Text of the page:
## Robert Lucas on Non-Standard Monetary Policy

Robert Lucas writes:

Ben Bernanke Is the Best Stimulus Right Now: The Federal Reserve's lowering of interest rates last Tuesday was welcome, but it was also received with skepticism. Once the federal-funds rate is reduced to zero, or near zero, doesn't this mean that monetary policy has gone as far as it can go?...

Financial markets are in the grip of a "flight to quality" that is very much analogous to the "flight to currency" that crippled the economy in the 1930s. Everyone wants to get into government-issued and government-insured assets, for reasons of both liquidity and safety. Individuals have tried to do this by selling other securities, but without an increase in the supply of "quality" securities these attempts do nothing but drive down the prices of other assets....

When the Fed wants to stimulate spending in normal times, it uses reserves to buy Treasury bills in the federal-funds market, reducing the funds' rate. But as the rate nears zero, Treasury bills become equivalent to cash, and such open-market operations have no more effect than trading a $20 bill for two$10s. There is no effect on the total supply of "quality" assets. A dead end? Not at all. The Fed can... buy securities other than Treasury bills.... The flight to quality means exactly that many are eager to trade private paper for non-interest bearing (or low-interest bearing) reserves and with the Fed's help they are doing so every day.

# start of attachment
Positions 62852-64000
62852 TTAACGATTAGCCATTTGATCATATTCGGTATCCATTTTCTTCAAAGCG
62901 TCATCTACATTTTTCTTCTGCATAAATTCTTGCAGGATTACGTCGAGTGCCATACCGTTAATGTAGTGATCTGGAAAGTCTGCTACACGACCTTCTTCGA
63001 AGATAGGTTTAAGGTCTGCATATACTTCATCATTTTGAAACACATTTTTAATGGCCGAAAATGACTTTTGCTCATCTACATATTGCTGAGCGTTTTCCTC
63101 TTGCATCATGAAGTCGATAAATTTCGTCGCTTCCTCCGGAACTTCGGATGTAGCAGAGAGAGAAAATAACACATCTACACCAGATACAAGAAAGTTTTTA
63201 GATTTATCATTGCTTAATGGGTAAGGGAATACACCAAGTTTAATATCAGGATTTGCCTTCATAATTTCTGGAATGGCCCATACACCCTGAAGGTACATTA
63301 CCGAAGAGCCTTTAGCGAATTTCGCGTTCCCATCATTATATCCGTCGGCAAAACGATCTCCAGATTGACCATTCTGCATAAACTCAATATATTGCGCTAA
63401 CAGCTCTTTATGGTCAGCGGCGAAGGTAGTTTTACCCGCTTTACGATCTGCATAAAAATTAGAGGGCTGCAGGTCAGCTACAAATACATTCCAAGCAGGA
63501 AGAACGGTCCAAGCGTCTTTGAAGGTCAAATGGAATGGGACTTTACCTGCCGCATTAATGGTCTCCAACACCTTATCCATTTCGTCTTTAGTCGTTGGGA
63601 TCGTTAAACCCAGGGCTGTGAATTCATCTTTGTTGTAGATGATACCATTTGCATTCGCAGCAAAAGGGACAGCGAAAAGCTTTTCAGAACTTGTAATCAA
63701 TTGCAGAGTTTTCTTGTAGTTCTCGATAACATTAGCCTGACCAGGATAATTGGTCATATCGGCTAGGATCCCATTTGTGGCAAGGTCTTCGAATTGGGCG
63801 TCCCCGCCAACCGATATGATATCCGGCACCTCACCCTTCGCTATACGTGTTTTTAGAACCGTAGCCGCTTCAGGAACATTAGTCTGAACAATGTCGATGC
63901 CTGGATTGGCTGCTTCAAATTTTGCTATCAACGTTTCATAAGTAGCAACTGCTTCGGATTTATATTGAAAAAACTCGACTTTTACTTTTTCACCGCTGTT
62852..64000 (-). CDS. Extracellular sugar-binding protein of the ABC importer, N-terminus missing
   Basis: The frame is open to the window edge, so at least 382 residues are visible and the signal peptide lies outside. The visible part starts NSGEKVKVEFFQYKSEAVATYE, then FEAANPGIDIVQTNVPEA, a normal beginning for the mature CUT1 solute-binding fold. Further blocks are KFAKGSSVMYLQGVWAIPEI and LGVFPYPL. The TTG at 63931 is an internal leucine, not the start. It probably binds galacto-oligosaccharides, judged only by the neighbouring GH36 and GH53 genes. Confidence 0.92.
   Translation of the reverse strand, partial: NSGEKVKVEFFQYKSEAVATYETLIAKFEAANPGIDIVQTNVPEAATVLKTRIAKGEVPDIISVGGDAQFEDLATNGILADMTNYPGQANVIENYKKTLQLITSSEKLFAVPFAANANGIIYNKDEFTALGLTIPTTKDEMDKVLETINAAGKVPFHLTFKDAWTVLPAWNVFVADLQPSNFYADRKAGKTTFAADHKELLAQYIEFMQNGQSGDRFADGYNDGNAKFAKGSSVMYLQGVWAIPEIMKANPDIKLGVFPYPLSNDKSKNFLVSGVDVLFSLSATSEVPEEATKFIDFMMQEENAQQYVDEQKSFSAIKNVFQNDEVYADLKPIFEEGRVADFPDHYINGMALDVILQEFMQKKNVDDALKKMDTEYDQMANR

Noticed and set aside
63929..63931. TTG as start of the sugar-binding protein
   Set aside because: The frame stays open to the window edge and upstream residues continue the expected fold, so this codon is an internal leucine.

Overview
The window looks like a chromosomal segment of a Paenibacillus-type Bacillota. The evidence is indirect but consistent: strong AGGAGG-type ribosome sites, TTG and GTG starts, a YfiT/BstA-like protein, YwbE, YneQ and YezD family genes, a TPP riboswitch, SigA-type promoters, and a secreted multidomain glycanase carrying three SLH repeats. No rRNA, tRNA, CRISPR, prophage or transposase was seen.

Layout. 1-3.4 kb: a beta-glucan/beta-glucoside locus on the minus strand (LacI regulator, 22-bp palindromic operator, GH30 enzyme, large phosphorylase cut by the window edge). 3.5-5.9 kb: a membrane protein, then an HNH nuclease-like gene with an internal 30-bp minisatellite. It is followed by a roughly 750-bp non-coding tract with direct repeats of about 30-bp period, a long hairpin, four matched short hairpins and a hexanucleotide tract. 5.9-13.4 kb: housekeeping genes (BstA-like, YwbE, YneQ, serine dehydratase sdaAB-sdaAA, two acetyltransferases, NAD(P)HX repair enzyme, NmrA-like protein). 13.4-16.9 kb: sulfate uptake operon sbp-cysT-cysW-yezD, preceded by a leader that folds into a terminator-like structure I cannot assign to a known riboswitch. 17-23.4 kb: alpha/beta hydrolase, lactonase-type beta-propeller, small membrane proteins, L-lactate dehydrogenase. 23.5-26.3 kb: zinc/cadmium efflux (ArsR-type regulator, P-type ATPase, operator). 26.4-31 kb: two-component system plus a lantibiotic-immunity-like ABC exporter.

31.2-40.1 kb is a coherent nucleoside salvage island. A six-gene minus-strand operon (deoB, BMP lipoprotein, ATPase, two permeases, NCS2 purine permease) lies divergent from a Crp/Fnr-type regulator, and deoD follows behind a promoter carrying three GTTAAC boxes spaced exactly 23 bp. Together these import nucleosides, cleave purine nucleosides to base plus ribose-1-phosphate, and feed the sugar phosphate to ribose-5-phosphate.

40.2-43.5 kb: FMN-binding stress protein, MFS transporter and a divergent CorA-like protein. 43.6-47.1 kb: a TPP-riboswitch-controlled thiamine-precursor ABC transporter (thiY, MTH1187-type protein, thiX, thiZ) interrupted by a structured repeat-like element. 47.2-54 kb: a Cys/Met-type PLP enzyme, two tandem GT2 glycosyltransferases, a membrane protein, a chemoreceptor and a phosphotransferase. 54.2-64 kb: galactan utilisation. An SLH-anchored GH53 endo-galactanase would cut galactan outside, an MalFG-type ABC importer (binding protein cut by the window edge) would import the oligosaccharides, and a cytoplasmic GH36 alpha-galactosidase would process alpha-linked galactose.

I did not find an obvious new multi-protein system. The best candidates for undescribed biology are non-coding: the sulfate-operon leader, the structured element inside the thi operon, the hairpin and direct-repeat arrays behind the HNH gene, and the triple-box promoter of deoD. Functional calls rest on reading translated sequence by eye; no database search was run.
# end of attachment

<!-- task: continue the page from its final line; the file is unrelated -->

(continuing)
Could the $600 billion in new reserves be called a bailout? In a sense, yes: The Fed is lending on terms that private banks are not willing to offer. They are not searching for underpriced "bargains."... We don't care about the quality of the assets the Fed acquires in doing this. We care about the quantity of its liabilities.... [M]onetary policy as Mr. Bernanke implements it has been the most helpful counter-recession action taken to date.... It is fast and flexible. There is no other way that so much cash could have been put into the system as fast as this$600 billion was.... It entails no new government enterprises, no government equity positions in private enterprises, no price fixing or other controls on the operation of individual businesses, and no government role in the allocation of capital across different activities. These seem to me important virtues.

It is clear how Lucas's policy would help if the government buys assets for more than their market value--but then a reserve-financed tax cut seems to be a much better policy: a reserve-financed tax cut distributes the new liquid wealth created broadly, rather than reserving it for those who have made bad investments in toxic securities. Moral hazard considerations and utilitarian equity would militate against Lucas's proposal.

It is also clear how Lucas's policy would help if the government bought assets at their current market values but intervened on a large enough scale to change asset prices--to boost wealth and accelerate spending by reducing the supply of risky assets and thus reducing the risk premium on assets. But in this case we do "care about the quality of the assets the Fed requires."

So I am left concluding that Lucas has something in mind that I don't understand: that his piece is undertheorized.